Right now, I’m editing my next book, Before and After, an examination of the most interesting subject in the world: how we make and break habits. (My editor is reading the draft for the first time right now, in fact, so wish me luck.)
In the book, I identify multiple strategies that we can use to make it easier to foster good habits. One of the most familiar, and most effective, is the simple, straightforward, powerful Strategy of Convenience. And its counterpart, the Strategy of Inconvenience.
We’re far more likely to do something if it’s convenient, and far less likely to do something if it’s inconvenient, to an astounding degree.
For instance, in one cafeteria, when an ice-cream cooler’s lid was left open, thirty percent of diners bought ice cream, but when diners had to open the lid, only fourteen percent bought ice cream, even though the ice cream was visible in both situations. People take less food when using tongs, instead of spoons, as serving utensils.
We can use this tendency to help strengthen our habits.
One habit that many people want to form? Regular exercise. And when they explain why they find it difficult, they often point to inconvenience.
I’ve found that it’s very helpful to think very hard about exactly why exercise seems inconvenient. Instead of just thinking, “Oh, it’s such a pain, I can never get to the gym,” really think it through. Identify the problem.
Often, by identifying the problem, you identify solutions — which may be easier than you expect. @gretchenrubin (Click to Tweet!)
It’s a pain to pack up the gear when I’m leaving the house in the morning.
It takes too much time to work out.
It’s a pain to drive and park there.
It’s a pain to secure my place in a popular class or to wait my turn on equipment.
I don’t know how to use the equipment or do the exercises.
It takes too much time to get there.
I don’t want to sweat and mess up my hair.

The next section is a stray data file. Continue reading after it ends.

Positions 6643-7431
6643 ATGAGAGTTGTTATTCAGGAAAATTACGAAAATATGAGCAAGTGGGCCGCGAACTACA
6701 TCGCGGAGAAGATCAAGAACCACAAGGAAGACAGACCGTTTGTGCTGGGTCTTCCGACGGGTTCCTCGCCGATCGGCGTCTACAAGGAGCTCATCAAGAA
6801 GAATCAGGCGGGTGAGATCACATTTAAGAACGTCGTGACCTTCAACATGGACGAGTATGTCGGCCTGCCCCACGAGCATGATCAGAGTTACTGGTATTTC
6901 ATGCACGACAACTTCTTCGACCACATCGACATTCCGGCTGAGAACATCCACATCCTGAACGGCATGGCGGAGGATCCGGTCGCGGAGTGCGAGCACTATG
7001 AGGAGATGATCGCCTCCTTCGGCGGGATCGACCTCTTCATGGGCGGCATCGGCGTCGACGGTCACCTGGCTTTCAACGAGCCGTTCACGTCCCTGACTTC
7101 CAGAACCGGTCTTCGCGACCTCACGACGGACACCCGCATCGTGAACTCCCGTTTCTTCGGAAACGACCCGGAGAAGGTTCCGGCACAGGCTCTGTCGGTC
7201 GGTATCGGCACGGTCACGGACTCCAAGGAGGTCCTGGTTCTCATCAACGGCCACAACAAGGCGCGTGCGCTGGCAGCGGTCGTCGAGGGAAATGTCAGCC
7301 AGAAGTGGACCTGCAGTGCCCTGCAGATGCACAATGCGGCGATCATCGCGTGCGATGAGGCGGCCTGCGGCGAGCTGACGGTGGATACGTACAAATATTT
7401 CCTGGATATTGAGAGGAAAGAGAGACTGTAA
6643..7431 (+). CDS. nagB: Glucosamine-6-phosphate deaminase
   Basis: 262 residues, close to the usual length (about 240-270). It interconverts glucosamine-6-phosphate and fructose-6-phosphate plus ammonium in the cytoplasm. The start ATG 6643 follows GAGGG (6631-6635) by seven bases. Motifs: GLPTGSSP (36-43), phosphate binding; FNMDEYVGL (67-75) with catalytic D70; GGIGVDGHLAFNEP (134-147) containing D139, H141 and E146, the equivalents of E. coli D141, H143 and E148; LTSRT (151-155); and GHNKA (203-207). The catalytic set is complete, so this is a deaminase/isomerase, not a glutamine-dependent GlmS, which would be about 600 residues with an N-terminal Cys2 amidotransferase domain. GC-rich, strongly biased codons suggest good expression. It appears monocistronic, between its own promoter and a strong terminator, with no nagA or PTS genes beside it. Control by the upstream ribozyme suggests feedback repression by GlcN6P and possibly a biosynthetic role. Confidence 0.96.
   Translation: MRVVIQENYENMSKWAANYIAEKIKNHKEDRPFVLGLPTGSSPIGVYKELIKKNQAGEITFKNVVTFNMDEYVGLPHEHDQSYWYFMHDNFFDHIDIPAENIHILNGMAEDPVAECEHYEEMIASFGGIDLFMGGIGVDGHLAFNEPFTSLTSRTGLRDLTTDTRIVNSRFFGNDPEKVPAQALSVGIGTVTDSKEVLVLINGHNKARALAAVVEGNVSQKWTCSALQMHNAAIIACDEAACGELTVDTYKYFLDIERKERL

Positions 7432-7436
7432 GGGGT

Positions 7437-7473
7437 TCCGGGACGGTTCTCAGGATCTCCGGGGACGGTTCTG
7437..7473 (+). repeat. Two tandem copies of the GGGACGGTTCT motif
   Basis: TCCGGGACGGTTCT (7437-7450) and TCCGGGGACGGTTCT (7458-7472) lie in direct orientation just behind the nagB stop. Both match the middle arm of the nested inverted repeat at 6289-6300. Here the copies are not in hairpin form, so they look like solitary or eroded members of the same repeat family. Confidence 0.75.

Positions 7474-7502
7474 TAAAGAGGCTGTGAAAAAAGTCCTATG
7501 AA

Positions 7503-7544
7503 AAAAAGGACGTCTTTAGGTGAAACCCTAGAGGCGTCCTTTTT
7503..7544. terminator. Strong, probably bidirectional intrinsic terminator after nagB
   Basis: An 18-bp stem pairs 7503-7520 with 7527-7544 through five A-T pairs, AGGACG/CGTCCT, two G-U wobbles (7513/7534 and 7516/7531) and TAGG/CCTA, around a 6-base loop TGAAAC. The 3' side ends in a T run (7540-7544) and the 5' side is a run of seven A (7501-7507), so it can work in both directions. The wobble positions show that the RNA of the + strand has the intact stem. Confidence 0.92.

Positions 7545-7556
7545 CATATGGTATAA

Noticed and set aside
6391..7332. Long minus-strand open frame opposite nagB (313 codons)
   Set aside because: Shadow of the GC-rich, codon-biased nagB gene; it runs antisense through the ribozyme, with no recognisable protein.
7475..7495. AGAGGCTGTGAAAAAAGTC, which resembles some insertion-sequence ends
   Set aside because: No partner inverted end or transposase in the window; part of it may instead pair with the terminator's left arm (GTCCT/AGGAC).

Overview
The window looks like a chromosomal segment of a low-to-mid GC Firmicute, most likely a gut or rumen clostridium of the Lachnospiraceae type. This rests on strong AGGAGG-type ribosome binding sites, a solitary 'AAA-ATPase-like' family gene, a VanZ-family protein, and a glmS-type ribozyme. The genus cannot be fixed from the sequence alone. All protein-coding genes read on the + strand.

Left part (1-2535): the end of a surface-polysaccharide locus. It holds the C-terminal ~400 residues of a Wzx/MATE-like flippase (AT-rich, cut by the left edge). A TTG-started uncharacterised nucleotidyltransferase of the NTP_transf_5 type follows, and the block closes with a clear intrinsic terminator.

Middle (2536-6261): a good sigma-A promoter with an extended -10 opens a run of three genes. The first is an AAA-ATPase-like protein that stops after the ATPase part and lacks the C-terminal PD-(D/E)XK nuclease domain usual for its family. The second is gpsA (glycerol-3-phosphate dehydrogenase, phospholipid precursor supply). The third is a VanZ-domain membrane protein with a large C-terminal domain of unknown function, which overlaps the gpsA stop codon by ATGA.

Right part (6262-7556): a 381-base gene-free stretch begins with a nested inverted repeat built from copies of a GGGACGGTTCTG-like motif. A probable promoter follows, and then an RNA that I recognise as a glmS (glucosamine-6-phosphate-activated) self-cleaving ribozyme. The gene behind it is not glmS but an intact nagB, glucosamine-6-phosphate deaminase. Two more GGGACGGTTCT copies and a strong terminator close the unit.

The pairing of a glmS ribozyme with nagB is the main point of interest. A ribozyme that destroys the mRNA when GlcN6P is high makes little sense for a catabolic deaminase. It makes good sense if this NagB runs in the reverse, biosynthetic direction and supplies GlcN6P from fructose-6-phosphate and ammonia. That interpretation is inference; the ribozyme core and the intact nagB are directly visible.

I always forget something I need.
Identify the problem, find the solution. High-intensity work-outs take very little time. Many forms of exercise don’t work up a sweat. A friend told me, “Even though my gym has multiple branches, I found it very inconvenient. I finally realized that sometimes I’d go to the gym from home, sometimes from work, sometimes from my girlfriend’s apartment, so I never had what I needed. I bought multiple sets of everything—deodorant, shoes, a giant bag of cheap socks. I have what I need, so I don’t have an excuse to skip.” (Not an under-buyer, clearly.)
Justifications based on convenience may also be loopholes, so it’s helpful to use the Strategy of Loophole-Spotting. (How I love loopholes! They’re so funny.) It may also be helpful to consider this list of questions, to understand how to shape your habits better.
Note: for Obligers, the problem may not actually be convenience, but accountability. Obligers do well to figure out ways to build in the external accountability that’s key for them.
Gretchen Rubin is the author of the #1 New York Times Bestseller The Happiness Project—an account of the year she spent test-driving the wisdom of the ages, current scientific studies, and lessons from popular culture about how to be happier—and the recently released Happier at Home. On her popular blog, The Happiness Project, she reports on her daily adventures in the pursuit of happiness. For more doses of happiness and other happenings, follow Gretchen on Facebook and Twitter.
Image courtesy of chuddlesworth.